VideoReport #337

Volume CCCXXXVII- The Girl with the Unicorn Tattoo (a much happier movie)

For the Week of 1/31/12

 Videoport has all the best movies in the world. We give you a free one every day. We’re local, efficient, cheap, and knowledgeable. All right here in your neighborhood. You lucky dog, you…

Middle Aisle Monday. (Get one free rental from the Sci-Fi, Horror, Incredibly Strange, Mystery/Thriller, Animation or Staff Picks sections with your paid rental.)

Literally every other picture for this movie on the internet gives away the ending, so here's Dana Andrews looking at a book.

>>>Dennis suggests Curse of the Demon (in Horror.) One of the moody, creepy, enigmatic horror films of director Jacques Tourneur (Cat People, Out of the Past), Curse of the Demon is one of those films that makes mincemeat out of the argument that old horror films need be unsophisticated in how they deliver their chills. In this 1957 cheapie British-made occult thriller, Touneur shows a restrained sure-handed ability to create uniquely-unnerving setpieces that seem to come from somewhere dreams come from. The same starkly-real yet dissociated imagery, scenes which seem to exist in their own reality, and some just plain neat little touches designed to give you the heebie-jeebies. In this one, Hollywood stalwart Dana Andrews plays an American psychologist come to London debunk the claims of a creepily-bearded cult leader, only to find his yankee stiffness tested by an ever-deepening series of seemingly occult occurrences. It’s the kind of movie that just gets under you skin, and only the studio-imposed less-than-ambiguous last shot leaves you with anything other than the sense that, in the hands of a master craftsman, even a slightly-silly 1950’s horror flick can haunt you for decades.

Tough and Triassic Tuesday. (Get one free rental from the Action or Classics sections with your paid rental.)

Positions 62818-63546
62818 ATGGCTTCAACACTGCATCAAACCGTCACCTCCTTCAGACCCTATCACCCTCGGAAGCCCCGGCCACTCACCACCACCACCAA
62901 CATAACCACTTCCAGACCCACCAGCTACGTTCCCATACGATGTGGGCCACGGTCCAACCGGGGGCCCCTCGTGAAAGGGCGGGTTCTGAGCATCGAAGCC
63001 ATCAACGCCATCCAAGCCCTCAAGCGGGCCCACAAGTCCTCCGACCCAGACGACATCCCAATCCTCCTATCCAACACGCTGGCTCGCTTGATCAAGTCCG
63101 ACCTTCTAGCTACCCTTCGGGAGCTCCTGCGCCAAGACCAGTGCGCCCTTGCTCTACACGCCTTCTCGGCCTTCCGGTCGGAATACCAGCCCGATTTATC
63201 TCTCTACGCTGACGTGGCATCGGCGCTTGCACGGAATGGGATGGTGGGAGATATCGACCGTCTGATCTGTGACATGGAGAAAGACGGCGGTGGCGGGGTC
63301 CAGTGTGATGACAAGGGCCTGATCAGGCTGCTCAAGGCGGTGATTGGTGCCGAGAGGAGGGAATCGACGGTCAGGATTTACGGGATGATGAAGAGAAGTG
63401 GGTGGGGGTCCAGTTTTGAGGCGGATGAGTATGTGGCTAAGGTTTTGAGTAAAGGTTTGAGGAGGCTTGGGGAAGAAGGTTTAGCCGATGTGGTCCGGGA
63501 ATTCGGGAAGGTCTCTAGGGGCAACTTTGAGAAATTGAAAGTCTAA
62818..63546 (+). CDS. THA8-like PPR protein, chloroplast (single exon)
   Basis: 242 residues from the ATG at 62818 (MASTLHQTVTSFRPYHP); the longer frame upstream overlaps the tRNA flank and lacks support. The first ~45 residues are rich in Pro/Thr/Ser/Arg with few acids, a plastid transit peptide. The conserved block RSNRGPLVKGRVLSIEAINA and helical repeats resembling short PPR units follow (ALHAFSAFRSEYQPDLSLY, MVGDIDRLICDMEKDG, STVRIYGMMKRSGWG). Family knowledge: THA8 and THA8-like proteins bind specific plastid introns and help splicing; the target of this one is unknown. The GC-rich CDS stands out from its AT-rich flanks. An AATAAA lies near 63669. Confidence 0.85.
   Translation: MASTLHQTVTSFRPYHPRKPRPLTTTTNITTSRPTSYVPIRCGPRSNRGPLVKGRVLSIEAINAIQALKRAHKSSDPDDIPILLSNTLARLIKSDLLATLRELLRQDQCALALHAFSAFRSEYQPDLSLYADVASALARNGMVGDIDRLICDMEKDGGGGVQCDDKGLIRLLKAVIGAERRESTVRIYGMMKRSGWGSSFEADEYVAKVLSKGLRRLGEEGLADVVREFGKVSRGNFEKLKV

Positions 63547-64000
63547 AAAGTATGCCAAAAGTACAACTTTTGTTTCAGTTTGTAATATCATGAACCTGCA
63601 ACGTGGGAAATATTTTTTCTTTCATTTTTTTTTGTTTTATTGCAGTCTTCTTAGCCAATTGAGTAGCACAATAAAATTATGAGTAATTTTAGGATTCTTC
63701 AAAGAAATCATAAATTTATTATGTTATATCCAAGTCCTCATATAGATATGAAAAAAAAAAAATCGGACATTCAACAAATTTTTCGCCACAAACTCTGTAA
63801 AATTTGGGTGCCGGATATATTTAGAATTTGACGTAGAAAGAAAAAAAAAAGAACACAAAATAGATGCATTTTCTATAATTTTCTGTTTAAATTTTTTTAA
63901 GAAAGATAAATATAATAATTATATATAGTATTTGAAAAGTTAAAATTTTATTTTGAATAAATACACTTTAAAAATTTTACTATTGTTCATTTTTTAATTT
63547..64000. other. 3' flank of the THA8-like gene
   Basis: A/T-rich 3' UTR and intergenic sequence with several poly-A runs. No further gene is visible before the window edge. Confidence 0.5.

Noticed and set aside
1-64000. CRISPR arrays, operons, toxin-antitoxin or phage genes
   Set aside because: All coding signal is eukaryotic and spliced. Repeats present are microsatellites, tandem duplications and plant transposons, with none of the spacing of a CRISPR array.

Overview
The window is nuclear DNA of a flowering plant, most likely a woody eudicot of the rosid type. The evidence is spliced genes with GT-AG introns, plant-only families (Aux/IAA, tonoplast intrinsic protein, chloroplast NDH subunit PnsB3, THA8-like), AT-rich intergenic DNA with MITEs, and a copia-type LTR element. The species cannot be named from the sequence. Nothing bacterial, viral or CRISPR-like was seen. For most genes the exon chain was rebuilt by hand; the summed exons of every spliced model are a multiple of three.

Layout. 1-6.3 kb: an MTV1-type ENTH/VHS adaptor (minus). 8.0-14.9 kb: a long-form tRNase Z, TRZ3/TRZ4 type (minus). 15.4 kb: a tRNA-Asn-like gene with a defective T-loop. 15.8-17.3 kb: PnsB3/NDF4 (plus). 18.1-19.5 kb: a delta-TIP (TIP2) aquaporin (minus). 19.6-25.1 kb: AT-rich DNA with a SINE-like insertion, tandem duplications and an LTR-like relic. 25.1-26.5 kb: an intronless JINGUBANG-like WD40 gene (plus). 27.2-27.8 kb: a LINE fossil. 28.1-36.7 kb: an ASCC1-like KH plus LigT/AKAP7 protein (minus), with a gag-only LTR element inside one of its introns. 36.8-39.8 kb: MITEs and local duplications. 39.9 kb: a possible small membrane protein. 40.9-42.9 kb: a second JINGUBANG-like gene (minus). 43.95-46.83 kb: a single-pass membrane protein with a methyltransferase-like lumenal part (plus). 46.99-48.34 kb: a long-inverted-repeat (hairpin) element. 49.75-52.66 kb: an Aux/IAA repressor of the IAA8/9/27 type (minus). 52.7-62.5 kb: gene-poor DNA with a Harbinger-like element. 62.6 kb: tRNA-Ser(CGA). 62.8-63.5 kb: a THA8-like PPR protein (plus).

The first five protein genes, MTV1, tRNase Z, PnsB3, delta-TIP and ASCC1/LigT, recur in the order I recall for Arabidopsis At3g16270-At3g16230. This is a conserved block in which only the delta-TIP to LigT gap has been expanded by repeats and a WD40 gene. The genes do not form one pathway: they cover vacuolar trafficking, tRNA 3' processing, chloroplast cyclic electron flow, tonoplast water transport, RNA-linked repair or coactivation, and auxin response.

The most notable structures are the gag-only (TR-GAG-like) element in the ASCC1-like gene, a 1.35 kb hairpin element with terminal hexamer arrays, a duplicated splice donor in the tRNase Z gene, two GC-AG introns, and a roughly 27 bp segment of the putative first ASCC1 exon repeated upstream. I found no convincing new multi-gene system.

>>> Dennis suggests Point Blank(in Mystery/Thriller, but let’s count it as a free classic, hey?) This 1967

Sir, I'd really just go ahead and give Mr. Marvin his money if I were you...

crime thriller is as brutal and single-minded as its protagonist, Lee Marvin, in what I always think of as the quintessential Lee Marvin performance. As Walker, a thug who was double-crossed and is out for the return of a sum of money, Marvin is all steely eyes and crisp white hair as usual, but this time out, it’s all in the service of the most focused and determined quest the movies have ever seen. Walker is owed $93,000. By somebody. And. He. Wants. It. That’s all you have to know about Walker. For this relatively-inconsequential sum, Walker stone-facedly punches, shoots, slaps silly, ambushes, and otherwise terrorizes every level of a California crime syndicate, both scaring the bejeezus out of, and confusing, the likes of Angie Dickinson, John Vernon, Keenan Wynn, and Carroll O’Connor, all of whom at one point or another attempt to figure out what his game is before being painfully convinced of his single-minded goal. He’s like a blunt, silver-headed fist, calmly but resolutely driving towards a goal that, in its implacable simplicity, becomes something almost abstract, almost existential. Just listen to this exchange when Marvin, enacting by-now-accustomed sudden violence on a couple of henchmen, confronts mid-level gangster O’Connor:

-You’re a very bad man, Walker, a very destructive man! Why do you run around doing things like this?

-I want my money. I want my $93,000.

-$93,000? You threaten a financial structure like this for $93,000? No, Walker, I don’t believe you. What do you really want?

-I really want my money.

-Well, I’m not going to give you any money and nobody else is. Don’t you understand that?

-Who runs things?

-Carter and I run things. I run things.

-What about Fairfax? Will he pay me?

-Fairfax isn’t going to give you anything. He’s finished. Fairfax is dead. He just doesn’t know it yet.